Being in church work is a privilege. I’ve always felt that. Not just in a ‘working for God’ way but in a ‘working for people’ way. People work hard and give money to churches and that money pays your wage. That is a real honour. It, however, does sometimes lead to a feeling of being examined. It also leads some (relatively few but enough people to be noticeable) to feel that they have a right to examine your whole life and that their payment of your wage gives them a right to comment on the other, non-work, parts of your life.
Here is an example. About 9 years ago I bought a new car. It wasn’t brand new, that’s a financially bad move for anyone, but was new to me. I loved that car, and had saved for it. I had wanted a slightly more expensive one but something in my mind said that it was inappropriate for a church worker to own. ‘How can you preach about the love for the poor and drive that car? That will undermine your message,’ I remember thinking. For the record we are talking £10000 instead of £8000. The sad thing is that the third time I drove the car I pulled up into a supermarket car park and was greeted by a family from church. ‘We are obviously paying you far too much,’ was the first thing I heard. One would have assumed they were joking but actually within 6 months a discussion was had within a meeting I attended that suggested the staff were paid too much. Their voices featured loudly. My car wasn’t the reason for that discussion but their comment betrayed a sense that they had a right of comment over what I drove.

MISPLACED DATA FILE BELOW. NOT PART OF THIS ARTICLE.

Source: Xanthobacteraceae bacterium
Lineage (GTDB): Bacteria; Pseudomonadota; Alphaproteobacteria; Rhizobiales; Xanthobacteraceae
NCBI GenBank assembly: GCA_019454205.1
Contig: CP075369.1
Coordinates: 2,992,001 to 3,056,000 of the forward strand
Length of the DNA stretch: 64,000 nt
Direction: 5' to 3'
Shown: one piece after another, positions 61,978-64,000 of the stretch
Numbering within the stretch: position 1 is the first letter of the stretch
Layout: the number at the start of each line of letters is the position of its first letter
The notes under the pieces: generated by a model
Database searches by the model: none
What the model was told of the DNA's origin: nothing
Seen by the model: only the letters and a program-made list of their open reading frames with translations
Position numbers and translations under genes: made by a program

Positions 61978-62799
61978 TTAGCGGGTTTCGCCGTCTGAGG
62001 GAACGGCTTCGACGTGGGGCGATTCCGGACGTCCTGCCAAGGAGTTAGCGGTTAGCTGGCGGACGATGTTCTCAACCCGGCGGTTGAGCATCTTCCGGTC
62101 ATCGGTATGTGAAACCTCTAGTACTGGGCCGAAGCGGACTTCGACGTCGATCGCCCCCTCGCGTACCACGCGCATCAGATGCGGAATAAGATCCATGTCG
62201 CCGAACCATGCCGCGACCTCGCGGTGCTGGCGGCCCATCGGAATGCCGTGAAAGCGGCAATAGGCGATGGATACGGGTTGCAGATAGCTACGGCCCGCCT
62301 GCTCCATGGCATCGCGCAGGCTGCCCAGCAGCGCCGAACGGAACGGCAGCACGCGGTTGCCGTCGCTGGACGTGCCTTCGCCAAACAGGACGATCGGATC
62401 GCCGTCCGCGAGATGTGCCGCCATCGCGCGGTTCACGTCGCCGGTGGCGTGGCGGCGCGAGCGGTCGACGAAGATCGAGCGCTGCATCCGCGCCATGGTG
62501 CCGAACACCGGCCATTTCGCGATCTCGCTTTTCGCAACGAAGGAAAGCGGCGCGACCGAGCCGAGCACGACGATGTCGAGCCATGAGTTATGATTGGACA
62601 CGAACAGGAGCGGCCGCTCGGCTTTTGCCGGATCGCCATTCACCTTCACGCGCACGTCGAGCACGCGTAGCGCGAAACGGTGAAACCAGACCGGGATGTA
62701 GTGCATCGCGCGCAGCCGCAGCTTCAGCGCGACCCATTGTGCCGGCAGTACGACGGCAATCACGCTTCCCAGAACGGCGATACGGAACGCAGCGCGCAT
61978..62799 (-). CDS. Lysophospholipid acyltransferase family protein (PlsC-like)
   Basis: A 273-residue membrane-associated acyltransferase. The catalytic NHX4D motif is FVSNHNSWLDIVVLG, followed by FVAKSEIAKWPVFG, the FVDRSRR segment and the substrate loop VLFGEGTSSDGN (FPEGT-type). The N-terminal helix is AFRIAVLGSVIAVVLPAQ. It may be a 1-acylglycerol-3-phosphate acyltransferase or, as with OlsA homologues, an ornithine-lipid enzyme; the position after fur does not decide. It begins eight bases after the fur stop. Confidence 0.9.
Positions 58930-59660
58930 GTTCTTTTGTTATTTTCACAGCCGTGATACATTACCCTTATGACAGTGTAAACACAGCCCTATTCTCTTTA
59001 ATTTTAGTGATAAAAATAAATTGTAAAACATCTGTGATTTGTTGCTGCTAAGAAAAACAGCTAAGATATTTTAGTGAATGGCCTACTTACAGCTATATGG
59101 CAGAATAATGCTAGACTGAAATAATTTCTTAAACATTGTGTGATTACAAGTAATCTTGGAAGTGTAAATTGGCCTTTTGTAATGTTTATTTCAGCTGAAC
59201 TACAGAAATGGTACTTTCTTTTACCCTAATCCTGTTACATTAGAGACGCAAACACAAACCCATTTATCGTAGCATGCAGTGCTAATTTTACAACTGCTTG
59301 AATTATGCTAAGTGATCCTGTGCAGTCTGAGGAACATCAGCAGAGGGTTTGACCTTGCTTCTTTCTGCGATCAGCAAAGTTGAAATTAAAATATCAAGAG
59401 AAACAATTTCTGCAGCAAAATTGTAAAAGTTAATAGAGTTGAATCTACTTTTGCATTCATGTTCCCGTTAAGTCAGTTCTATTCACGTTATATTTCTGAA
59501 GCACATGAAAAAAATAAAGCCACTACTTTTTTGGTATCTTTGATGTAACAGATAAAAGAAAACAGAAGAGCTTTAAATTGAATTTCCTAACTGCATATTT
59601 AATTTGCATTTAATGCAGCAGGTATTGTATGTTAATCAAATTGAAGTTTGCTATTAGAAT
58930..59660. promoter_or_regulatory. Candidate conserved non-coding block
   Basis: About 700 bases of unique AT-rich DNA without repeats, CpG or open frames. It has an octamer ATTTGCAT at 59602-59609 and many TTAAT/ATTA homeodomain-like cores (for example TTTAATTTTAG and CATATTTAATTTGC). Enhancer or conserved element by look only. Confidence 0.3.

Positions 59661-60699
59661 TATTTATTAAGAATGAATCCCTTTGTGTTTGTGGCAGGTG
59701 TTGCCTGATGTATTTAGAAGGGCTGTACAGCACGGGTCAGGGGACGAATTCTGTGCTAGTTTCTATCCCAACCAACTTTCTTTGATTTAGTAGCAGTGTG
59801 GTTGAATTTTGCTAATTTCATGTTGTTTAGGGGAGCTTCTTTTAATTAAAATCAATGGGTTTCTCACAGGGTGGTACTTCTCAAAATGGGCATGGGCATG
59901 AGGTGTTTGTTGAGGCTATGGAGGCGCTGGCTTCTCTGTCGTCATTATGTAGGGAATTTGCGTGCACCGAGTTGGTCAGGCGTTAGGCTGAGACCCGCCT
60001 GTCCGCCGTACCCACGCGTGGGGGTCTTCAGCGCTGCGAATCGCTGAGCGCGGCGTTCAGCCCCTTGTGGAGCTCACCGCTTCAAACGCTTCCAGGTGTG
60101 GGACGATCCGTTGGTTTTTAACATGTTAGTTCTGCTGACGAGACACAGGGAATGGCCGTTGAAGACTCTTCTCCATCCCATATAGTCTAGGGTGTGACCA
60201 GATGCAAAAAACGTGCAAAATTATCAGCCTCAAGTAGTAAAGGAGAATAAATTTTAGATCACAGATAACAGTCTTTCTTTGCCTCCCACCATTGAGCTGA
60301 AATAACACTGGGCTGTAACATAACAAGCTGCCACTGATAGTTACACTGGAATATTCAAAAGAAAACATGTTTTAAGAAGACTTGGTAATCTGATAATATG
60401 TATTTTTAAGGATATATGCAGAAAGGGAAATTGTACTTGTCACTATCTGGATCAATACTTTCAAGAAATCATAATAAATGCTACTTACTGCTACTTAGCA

That is a silly example in some ways, but for all of the last 17 years I’ve had moments like that. Shoes, holidays, cars, houses, music I listen to, movies I’ve watched, my weight, my gym membership – all of these have been commented on with a ‘should you as our employee be …’ I’ve even had someone let me know to my face how many children I should have as a church leader (apparently 3 is too many by the way.)
Now, I’m sure that much of this is about how I feel and how I react. I am also sure that this happens in all walks of life. I also must stress that this has only ever happened with a very small number of people, the vast majority don’t go as far as the examples. However, I know I’m not alone. Every church leader has their version of these stories. If you want to support your church leaders then shut this kind of talk down when you hear it. Ask those raising it why they feel they have a right to control someone’s personal life. Also, celebrate the normality of your church leader’s life. Their are just a person doing a job, they aren’t a spiritual superhero.